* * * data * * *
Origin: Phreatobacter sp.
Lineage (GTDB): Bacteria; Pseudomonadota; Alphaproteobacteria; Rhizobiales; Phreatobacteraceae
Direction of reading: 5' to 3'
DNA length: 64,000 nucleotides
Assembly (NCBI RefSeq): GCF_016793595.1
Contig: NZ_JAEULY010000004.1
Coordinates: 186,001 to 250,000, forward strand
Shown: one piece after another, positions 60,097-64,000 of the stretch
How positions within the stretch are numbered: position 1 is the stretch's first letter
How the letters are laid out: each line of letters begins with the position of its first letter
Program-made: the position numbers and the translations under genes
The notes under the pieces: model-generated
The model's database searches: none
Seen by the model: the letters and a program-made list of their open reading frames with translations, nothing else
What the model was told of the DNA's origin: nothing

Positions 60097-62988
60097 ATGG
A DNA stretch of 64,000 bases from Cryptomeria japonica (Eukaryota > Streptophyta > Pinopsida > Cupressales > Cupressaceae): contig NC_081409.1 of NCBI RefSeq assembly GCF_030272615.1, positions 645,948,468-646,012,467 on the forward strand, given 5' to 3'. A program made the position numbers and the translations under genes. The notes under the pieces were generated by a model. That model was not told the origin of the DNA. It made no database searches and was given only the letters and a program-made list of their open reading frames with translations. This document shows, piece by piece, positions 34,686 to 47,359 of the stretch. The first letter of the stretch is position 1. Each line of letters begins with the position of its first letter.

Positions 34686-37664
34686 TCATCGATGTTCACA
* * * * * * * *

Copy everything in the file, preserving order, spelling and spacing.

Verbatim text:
Origin: Phreatobacter sp.
Lineage (GTDB): Bacteria; Pseudomonadota; Alphaproteobacteria; Rhizobiales; Phreatobacteraceae
Direction of reading: 5' to 3'
DNA length: 64,000 nucleotides
Assembly (NCBI RefSeq): GCF_016793595.1
Contig: NZ_JAEULY010000004.1
Coordinates: 186,001 to 250,000, forward strand
Shown: one piece after another, positions 60,097-64,000 of the stretch
How positions within the stretch are numbered: position 1 is the stretch's first letter
How the letters are laid out: each line of letters begins with the position of its first letter
Program-made: the position numbers and the translations under genes
The notes under the pieces: model-generated
The model's database searches: none
Seen by the model: the letters and a program-made list of their open reading frames with translations, nothing else
What the model was told of the DNA's origin: nothing

Positions 60097-62988
60097 ATGG
A DNA stretch of 64,000 bases from Cryptomeria japonica (Eukaryota > Streptophyta > Pinopsida > Cupressales > Cupressaceae): contig NC_081409.1 of NCBI RefSeq assembly GCF_030272615.1, positions 645,948,468-646,012,467 on the forward strand, given 5' to 3'. A program made the position numbers and the translations under genes. The notes under the pieces were generated by a model. That model was not told the origin of the DNA. It made no database searches and was given only the letters and a program-made list of their open reading frames with translations. This document shows, piece by piece, positions 34,686 to 47,359 of the stretch. The first letter of the stretch is position 1. Each line of letters begins with the position of its first letter.

Positions 34686-37664
34686 TCATCGATGTTCACA